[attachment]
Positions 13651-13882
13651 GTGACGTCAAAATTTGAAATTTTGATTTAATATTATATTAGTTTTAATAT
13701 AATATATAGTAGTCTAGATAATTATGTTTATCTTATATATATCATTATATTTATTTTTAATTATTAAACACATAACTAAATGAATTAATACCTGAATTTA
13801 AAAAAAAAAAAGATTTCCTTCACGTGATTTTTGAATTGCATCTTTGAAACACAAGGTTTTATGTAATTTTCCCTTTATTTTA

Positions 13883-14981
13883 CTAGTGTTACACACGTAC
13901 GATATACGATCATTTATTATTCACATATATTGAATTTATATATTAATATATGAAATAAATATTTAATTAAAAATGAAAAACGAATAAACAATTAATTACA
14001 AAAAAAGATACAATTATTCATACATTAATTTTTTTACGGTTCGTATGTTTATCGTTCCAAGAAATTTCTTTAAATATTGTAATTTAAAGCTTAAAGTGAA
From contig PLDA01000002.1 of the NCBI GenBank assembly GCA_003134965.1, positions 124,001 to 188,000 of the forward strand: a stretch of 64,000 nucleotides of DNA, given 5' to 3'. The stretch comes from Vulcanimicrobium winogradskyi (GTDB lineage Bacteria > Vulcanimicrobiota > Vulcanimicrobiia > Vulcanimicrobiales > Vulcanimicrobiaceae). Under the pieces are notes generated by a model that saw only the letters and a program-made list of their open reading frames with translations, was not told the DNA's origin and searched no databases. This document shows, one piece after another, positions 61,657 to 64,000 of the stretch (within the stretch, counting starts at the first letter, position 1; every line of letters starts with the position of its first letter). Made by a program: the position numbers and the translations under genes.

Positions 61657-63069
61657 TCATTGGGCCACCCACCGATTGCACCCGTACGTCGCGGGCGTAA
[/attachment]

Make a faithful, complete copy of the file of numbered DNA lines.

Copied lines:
Positions 13651-13882
13651 GTGACGTCAAAATTTGAAATTTTGATTTAATATTATATTAGTTTTAATAT
13701 AATATATAGTAGTCTAGATAATTATGTTTATCTTATATATATCATTATATTTATTTTTAATTATTAAACACATAACTAAATGAATTAATACCTGAATTTA
13801 AAAAAAAAAAAGATTTCCTTCACGTGATTTTTGAATTGCATCTTTGAAACACAAGGTTTTATGTAATTTTCCCTTTATTTTA

Positions 13883-14981
13883 CTAGTGTTACACACGTAC
13901 GATATACGATCATTTATTATTCACATATATTGAATTTATATATTAATATATGAAATAAATATTTAATTAAAAATGAAAAACGAATAAACAATTAATTACA
14001 AAAAAAGATACAATTATTCATACATTAATTTTTTTACGGTTCGTATGTTTATCGTTCCAAGAAATTTCTTTAAATATTGTAATTTAAAGCTTAAAGTGAA
From contig PLDA01000002.1 of the NCBI GenBank assembly GCA_003134965.1, positions 124,001 to 188,000 of the forward strand: a stretch of 64,000 nucleotides of DNA, given 5' to 3'. The stretch comes from Vulcanimicrobium winogradskyi (GTDB lineage Bacteria > Vulcanimicrobiota > Vulcanimicrobiia > Vulcanimicrobiales > Vulcanimicrobiaceae). Under the pieces are notes generated by a model that saw only the letters and a program-made list of their open reading frames with translations, was not told the DNA's origin and searched no databases. This document shows, one piece after another, positions 61,657 to 64,000 of the stretch (within the stretch, counting starts at the first letter, position 1; every line of letters starts with the position of its first letter). Made by a program: the position numbers and the translations under genes.

Positions 61657-63069
61657 TCATTGGGCCACCCACCGATTGCACCCGTACGTCGCGGGCGTAA